One way to evaluate the question is to look at the dynamics of how different sized bodies operate, and then to decide, on whatever criteria one would like, what is best.
Generally speaking, the larger the deliberative body, the most power ends up vesting in the leadership group, and the less power ends up in rank and file members. For example, in the U.S. House of Representatives, the House leadership, the committee chairs and the Rules committee control proceedings tightly, and members of the minority and members of the majority's rank and file have very little power.
Similarly, in the U.K.'s very large House of Commons, almost all power is vested in the cabinet chosen from senior members of the majority party, while "backbenchers" attend to minor, almost clerical details of legislative drafting and participate now and then in debate on the floor when they have the opportunity to do so. But, most individual MPs have little power. The Speaker's power to control debate, which is necessary, further limits the power of rank and file members.
But, in a large body, it is far less likely that everyone will overlook any key detail of legislation, because even subcommittees are quite large and have relatively modest amounts of legislation to consider relative to the number of legislators charged with reviewing it.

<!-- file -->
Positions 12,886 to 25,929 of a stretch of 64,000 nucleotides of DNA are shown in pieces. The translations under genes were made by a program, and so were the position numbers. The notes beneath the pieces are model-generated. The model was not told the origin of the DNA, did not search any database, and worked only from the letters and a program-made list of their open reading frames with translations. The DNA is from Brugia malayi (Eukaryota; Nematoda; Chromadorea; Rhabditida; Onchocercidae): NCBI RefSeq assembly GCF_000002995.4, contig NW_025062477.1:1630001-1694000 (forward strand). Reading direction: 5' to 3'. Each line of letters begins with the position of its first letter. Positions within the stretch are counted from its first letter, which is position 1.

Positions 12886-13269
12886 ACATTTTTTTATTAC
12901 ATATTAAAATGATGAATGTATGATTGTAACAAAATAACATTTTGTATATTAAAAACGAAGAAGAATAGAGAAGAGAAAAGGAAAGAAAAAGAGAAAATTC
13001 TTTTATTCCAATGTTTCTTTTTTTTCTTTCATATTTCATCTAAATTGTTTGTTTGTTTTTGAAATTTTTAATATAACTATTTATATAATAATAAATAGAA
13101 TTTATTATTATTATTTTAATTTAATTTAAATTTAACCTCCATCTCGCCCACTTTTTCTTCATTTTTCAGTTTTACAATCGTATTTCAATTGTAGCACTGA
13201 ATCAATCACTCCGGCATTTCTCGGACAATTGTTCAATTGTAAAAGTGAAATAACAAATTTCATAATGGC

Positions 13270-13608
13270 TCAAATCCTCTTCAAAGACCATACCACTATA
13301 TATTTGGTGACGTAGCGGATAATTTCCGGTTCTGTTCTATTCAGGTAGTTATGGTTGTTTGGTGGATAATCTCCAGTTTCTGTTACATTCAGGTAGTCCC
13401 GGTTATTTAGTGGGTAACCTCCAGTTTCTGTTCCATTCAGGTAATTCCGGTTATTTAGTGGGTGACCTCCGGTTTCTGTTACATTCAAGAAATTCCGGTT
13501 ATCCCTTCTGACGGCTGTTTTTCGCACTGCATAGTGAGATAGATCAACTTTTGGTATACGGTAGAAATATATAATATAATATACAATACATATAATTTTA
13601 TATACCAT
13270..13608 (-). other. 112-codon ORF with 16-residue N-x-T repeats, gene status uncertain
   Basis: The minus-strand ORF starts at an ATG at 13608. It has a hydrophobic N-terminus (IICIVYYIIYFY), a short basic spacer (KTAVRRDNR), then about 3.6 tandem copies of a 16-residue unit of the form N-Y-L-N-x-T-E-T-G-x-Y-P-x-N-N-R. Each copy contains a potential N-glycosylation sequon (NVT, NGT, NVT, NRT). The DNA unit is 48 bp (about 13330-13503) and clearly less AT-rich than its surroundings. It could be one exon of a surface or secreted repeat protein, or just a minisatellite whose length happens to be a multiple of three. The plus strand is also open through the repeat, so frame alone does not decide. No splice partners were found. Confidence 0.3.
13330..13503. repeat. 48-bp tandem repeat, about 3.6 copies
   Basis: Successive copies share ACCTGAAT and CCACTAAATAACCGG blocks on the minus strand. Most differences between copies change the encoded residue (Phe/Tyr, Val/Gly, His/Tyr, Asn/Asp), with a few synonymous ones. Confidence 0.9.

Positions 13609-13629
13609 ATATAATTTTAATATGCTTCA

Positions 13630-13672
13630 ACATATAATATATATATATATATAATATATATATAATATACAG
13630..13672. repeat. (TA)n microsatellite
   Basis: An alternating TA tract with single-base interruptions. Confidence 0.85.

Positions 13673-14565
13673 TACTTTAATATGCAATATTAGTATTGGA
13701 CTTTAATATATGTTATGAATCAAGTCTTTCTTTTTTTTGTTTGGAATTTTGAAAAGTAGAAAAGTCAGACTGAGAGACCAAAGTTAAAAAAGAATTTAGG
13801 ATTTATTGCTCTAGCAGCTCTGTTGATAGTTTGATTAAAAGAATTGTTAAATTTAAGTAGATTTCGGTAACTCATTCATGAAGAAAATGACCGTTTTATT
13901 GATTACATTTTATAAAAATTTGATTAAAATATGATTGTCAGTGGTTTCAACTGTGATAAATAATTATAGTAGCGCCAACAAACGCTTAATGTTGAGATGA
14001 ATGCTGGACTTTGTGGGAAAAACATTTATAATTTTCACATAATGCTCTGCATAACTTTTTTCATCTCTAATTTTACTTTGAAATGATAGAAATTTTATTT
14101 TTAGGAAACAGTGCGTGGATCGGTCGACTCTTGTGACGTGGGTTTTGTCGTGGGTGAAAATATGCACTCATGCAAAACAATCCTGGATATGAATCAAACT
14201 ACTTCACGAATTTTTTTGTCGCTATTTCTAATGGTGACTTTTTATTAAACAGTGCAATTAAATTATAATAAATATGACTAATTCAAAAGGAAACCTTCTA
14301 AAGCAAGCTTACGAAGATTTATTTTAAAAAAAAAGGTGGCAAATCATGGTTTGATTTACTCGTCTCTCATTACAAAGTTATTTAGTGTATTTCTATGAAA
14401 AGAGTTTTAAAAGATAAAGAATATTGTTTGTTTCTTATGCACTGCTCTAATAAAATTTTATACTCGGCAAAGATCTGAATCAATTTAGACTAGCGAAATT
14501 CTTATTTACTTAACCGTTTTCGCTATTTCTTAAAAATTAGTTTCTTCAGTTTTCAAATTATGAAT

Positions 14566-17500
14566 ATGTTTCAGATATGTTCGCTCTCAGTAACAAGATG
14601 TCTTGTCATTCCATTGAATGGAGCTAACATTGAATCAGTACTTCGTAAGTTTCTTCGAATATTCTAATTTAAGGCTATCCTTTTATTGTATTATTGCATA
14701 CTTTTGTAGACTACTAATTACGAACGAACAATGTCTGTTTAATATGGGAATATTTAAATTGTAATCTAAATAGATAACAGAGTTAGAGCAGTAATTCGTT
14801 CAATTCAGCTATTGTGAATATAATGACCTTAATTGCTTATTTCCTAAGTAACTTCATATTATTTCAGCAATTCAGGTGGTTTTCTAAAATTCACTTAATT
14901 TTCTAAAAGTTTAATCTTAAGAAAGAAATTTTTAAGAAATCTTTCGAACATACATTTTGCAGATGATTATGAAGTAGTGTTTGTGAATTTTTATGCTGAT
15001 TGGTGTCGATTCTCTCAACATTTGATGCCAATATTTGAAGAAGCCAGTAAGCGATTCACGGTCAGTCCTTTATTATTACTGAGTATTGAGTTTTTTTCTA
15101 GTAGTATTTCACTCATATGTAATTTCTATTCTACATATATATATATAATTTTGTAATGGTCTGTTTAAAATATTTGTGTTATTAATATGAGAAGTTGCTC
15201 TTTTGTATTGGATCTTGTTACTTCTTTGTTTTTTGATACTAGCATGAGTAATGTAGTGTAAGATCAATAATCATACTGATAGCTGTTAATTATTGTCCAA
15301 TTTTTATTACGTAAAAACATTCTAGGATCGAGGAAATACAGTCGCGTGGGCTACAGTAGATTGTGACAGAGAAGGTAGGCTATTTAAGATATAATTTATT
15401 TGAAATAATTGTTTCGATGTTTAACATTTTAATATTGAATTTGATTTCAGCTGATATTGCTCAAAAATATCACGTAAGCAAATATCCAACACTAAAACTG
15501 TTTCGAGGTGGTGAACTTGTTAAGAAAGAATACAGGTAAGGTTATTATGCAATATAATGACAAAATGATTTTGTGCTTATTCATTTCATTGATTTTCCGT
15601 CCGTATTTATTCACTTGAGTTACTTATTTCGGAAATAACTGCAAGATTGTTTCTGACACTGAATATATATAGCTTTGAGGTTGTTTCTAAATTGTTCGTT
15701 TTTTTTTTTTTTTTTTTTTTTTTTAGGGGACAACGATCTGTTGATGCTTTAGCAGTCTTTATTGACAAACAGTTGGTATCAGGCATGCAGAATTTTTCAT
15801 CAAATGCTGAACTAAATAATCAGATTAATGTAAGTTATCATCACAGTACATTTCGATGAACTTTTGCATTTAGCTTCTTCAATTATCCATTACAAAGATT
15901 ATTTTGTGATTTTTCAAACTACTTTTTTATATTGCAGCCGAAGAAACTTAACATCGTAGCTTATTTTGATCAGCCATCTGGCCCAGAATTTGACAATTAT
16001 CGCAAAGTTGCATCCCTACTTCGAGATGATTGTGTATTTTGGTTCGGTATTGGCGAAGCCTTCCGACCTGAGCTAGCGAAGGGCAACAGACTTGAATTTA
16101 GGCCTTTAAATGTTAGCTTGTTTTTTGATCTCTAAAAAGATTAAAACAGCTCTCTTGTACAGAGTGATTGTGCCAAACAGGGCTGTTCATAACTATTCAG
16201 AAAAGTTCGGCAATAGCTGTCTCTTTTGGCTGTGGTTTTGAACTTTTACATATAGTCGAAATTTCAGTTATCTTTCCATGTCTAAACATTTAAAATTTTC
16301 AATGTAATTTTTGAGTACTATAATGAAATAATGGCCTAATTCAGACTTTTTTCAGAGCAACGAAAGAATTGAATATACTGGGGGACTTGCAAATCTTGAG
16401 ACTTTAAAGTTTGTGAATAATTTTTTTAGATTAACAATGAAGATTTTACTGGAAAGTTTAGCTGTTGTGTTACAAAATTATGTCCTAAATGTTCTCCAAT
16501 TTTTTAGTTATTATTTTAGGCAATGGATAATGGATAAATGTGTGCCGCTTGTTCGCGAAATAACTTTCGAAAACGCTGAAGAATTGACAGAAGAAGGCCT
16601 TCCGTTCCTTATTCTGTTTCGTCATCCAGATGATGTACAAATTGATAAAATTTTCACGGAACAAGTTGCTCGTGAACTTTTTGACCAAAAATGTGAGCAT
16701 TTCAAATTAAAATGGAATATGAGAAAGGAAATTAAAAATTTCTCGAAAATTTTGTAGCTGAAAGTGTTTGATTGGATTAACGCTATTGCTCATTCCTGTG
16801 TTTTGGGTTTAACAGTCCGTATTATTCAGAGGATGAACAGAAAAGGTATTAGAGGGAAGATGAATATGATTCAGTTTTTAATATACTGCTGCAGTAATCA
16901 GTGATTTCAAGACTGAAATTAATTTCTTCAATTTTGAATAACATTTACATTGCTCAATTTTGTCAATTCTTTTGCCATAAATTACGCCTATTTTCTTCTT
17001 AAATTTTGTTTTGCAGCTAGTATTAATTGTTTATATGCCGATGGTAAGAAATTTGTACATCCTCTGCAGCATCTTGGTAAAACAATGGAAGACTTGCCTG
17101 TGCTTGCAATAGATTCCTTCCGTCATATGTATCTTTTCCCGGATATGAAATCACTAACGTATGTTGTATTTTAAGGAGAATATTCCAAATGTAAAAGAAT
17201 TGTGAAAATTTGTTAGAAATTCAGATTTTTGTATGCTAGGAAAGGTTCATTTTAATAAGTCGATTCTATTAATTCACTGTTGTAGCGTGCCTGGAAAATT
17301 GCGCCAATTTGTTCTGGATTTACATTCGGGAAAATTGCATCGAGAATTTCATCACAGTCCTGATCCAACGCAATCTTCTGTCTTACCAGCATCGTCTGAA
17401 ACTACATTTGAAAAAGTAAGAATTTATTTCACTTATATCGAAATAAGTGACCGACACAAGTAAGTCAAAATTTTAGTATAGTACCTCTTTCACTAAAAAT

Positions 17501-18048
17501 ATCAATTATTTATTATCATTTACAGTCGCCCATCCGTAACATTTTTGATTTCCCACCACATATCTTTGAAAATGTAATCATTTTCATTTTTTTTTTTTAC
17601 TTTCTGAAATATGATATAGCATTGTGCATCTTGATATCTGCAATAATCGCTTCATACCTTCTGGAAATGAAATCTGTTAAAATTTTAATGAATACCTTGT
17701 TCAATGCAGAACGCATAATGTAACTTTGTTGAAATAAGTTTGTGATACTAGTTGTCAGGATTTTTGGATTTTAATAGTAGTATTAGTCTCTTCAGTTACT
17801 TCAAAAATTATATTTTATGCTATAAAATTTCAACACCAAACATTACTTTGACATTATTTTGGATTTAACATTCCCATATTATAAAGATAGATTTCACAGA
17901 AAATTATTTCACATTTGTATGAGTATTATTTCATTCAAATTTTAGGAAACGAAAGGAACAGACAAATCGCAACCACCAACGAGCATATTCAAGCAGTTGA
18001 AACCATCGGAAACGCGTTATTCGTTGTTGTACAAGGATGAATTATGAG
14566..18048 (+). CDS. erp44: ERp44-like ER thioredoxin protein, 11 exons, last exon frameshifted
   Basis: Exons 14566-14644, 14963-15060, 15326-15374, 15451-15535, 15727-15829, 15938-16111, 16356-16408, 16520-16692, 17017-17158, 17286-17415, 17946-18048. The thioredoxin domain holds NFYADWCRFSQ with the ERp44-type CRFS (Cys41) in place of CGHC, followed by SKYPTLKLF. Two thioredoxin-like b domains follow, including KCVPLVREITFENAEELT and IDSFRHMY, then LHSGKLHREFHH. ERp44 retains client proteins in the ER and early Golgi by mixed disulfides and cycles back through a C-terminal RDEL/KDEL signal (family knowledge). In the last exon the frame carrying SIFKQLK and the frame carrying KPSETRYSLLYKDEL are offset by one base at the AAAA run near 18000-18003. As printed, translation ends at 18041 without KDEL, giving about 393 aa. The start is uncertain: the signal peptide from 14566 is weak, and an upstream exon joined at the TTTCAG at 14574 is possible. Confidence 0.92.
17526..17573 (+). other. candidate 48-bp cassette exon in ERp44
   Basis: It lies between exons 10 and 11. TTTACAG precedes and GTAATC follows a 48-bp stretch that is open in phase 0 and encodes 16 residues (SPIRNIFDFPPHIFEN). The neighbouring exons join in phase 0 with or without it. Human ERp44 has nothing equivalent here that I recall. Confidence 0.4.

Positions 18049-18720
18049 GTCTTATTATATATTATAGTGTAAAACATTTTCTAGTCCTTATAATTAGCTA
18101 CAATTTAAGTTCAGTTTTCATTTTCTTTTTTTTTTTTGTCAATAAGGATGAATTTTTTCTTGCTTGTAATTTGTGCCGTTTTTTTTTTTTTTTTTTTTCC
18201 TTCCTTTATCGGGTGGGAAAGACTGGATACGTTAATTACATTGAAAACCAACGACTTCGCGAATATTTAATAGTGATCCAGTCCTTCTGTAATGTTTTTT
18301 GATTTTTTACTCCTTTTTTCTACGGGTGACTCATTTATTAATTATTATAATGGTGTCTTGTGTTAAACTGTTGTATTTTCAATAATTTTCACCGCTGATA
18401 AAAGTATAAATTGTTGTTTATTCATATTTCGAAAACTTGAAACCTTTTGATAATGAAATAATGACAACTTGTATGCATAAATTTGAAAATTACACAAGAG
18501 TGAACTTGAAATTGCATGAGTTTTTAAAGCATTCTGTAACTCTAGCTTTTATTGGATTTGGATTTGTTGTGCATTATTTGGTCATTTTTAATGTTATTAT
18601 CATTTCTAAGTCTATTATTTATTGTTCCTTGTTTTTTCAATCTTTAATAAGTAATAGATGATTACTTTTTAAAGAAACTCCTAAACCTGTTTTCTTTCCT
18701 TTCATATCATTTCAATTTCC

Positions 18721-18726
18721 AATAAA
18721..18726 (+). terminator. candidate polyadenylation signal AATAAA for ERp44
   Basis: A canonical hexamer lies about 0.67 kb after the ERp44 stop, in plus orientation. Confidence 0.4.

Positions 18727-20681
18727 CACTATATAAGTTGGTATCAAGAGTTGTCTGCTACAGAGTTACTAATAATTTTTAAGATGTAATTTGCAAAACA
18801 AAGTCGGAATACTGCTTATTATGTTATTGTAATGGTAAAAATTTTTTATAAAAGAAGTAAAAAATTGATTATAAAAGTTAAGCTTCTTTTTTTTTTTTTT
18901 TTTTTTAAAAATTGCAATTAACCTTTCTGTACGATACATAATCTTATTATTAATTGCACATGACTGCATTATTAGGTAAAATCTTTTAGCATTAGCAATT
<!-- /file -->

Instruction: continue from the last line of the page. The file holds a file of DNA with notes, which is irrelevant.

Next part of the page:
In contrast, in a smaller deliberative body, such as Colorado's state senate with 35 members, almost every member of the majority holds some committee chairmanship or leadership post affording that member considerable power in some particular subject matter area, committees are relativity small affording every member of any committee considerable power, and the cost of even a small number of defections from a bill that the party supports makes catering to each individual member's wishes critical for management of the body. Members all know each other on a face to face basis and the interpersonal relationships can sometimes reduce partisanship and make for relatively expeditious consideration of legislation even at a fairly deliberative pace. Most floor debate can proceed with only perfunctory attention to formal rules of procedure.
As numbers growth, the character of the body goes from one extreme to the other.